Bills ready to turn tables on struggling NFL Chiefs
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Los Angeles (AFP) –
Josh Allen and the Buffalo Bills insist that revenge is not on the agenda when they face Patrick Mahomes and the struggling Kansas City Chiefs on Sunday in a repeat of last season's AFC Championship game.
Nine months ago, the Bills were comprehensively outplayed as the Chiefs punched their ticket to the Super Bowl with a 38-24 victory at Arrowhead Stadium that was more one-sided than the final scoreline suggested.
But as the two NFL teams face off on Sunday, the tables have turned with the Chiefs making an unconvincing start to the year that has left them at the foot of the AFC West with a 2-2 record.
Allen and the Bills, meanwhile, have pulled clear in the AFC East, bouncing back from an opening defeat to Pittsburgh to record big wins over Miami (35-0), Washington (43-21) and Houston (40-0).
That does not augur well for an injury-hit Chiefs defense that has shipped an average of 31 points per game in four outings so far this season.
Allen is adamant, though, that despite the Chiefs early season problems, they remain the team to beat in the AFC, having reached the last three championship games as well as the 2020 and 2019 season Super Bowls.
"They're the gold standard, what you would want to be as an AFC team -- being to the AFC championship the last three years and competing for Super Bowls is what they've been doing," Allen said.
"So that's what every team wants to be and until somebody knocks them off in the playoffs, that won't change."
Allen dismisses the notion that Sunday is a chance to avenge last season's playoff loss.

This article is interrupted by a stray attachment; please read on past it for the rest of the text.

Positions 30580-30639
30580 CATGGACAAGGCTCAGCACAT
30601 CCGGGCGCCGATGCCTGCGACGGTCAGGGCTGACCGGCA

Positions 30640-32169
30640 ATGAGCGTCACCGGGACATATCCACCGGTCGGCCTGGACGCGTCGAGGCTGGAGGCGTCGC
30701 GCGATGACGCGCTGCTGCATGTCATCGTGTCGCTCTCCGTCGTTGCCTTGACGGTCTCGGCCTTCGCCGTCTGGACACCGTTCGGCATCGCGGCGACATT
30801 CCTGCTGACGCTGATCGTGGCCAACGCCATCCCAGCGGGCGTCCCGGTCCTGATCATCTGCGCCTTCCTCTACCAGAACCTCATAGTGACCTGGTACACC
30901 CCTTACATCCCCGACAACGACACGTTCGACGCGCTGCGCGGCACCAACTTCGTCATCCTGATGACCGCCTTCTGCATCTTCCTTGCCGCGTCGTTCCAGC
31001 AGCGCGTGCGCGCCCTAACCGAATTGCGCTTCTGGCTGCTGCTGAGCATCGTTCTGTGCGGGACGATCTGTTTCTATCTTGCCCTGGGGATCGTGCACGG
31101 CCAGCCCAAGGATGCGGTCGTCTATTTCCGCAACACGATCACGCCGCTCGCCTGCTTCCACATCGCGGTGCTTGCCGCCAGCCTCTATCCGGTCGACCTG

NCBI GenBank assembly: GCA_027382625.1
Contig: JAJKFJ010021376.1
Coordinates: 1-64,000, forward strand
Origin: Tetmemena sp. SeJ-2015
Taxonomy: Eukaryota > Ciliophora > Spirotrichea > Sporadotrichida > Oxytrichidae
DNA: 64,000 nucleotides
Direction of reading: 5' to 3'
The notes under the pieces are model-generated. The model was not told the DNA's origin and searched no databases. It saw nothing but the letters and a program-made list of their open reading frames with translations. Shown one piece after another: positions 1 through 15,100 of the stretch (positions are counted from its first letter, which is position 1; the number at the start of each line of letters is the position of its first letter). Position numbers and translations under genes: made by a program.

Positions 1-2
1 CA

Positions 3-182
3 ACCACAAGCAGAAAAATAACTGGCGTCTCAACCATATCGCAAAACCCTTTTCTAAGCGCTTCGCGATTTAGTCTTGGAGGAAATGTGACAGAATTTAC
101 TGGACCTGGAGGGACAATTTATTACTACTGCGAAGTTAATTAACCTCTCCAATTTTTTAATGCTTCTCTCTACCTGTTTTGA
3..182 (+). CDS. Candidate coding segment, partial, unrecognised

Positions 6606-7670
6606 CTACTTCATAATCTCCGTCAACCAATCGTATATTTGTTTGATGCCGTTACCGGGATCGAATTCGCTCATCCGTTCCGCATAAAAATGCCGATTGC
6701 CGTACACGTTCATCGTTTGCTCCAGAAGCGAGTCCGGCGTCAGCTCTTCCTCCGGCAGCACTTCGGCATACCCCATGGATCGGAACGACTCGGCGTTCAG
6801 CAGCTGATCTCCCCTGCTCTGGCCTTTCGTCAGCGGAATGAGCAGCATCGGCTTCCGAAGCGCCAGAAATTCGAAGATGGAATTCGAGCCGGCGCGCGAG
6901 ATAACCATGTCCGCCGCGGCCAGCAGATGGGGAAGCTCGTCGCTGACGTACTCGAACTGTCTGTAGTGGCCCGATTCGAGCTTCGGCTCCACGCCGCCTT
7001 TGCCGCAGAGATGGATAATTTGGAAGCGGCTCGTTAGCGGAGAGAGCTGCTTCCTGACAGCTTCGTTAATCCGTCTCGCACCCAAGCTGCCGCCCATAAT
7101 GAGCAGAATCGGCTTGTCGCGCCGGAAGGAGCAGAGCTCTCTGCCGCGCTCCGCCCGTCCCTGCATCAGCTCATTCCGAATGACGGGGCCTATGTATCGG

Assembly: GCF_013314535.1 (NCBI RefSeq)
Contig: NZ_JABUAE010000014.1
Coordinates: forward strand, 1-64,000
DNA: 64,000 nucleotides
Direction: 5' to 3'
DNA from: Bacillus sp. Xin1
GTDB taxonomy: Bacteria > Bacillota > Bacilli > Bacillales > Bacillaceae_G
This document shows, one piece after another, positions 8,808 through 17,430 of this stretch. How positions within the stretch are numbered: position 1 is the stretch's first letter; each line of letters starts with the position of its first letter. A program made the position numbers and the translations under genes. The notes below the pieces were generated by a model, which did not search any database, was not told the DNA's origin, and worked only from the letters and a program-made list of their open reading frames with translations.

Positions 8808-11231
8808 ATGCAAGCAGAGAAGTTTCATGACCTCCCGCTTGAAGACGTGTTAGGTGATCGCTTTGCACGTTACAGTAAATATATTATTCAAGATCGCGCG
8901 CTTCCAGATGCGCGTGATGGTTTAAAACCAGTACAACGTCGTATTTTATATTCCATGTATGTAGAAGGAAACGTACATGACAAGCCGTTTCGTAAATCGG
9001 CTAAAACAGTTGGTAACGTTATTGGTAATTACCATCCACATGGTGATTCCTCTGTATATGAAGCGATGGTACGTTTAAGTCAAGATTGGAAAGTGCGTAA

"Everybody wants to make this big deal about the AFC Championship rematch, and I get that's what it is," he said. "But it's a new year and this team is different than last year, and their team is different than last year."
Allen is only 14th in the season passing yardage standings, with 1,055 yards from four starts, but has impressed his opposite number Mahomes, who believes the Bills quarterback has improved from last season.
"What you see with Josh as he gets better and better every single year, is he's not satisfied with where he's at," Mahomes said this week.
"He works through his throwing motion, he works on his feet, he does different types of stuff to give himself an edge -- and that's what all the best quarterbacks do."
- 49ers fear 'Houdini' -
Elsewhere on Sunday, the Arizona Cardinals will be defending the last unbeaten record in the NFL when they host the San Francisco 49ers in Phoenix.
Inspired by the dynamic play of elusive quarterback Kyler Murray, the Cardinals have made a 4-0 start to the season and lead the NFC West, regarded as the strongest division in the league by many pundits.
At only 5ft 10in, Murray is relatively diminutive in stature for an NFL quarterback, where conventional wisdom has been that a towering physique is usually a prerequisite for the position.
Murray has been merrily making a nonsense of that viewpoint this year, throwing for 1,273 yards -- third in the league behind Tom Brady and Derek Carr -- while scampering for 109 rushing yards and three touchdowns.
"What separates him from a lot of different guys is the ability to extend plays and do the Houdini act," 49ers linebacker Fred Warner said.
"You think you've got him bundled up, and then all of the sudden he's out escaping, running wide open down the field."
In other match-ups this weekend, two generations of quarterbacks go head-to-head when Joe Burrow and the Cincinnati Bengals (3-1) host Aaron Rodgers' Green Bay Packers, who have recovered from an opening-day shellacking to be 3-1.
Burrow says the team will need to improve its offensive output to keep pace with the Packers, who bounced back from a 38-3 season-opening defeat to New Orleans to average over 30 points a game.
"We haven't scored many points, if any, in the first quarter that I can remember," Burrow said. "We've got to be better in that area. Once we get that, we'll be rolling."
© 2021 AFP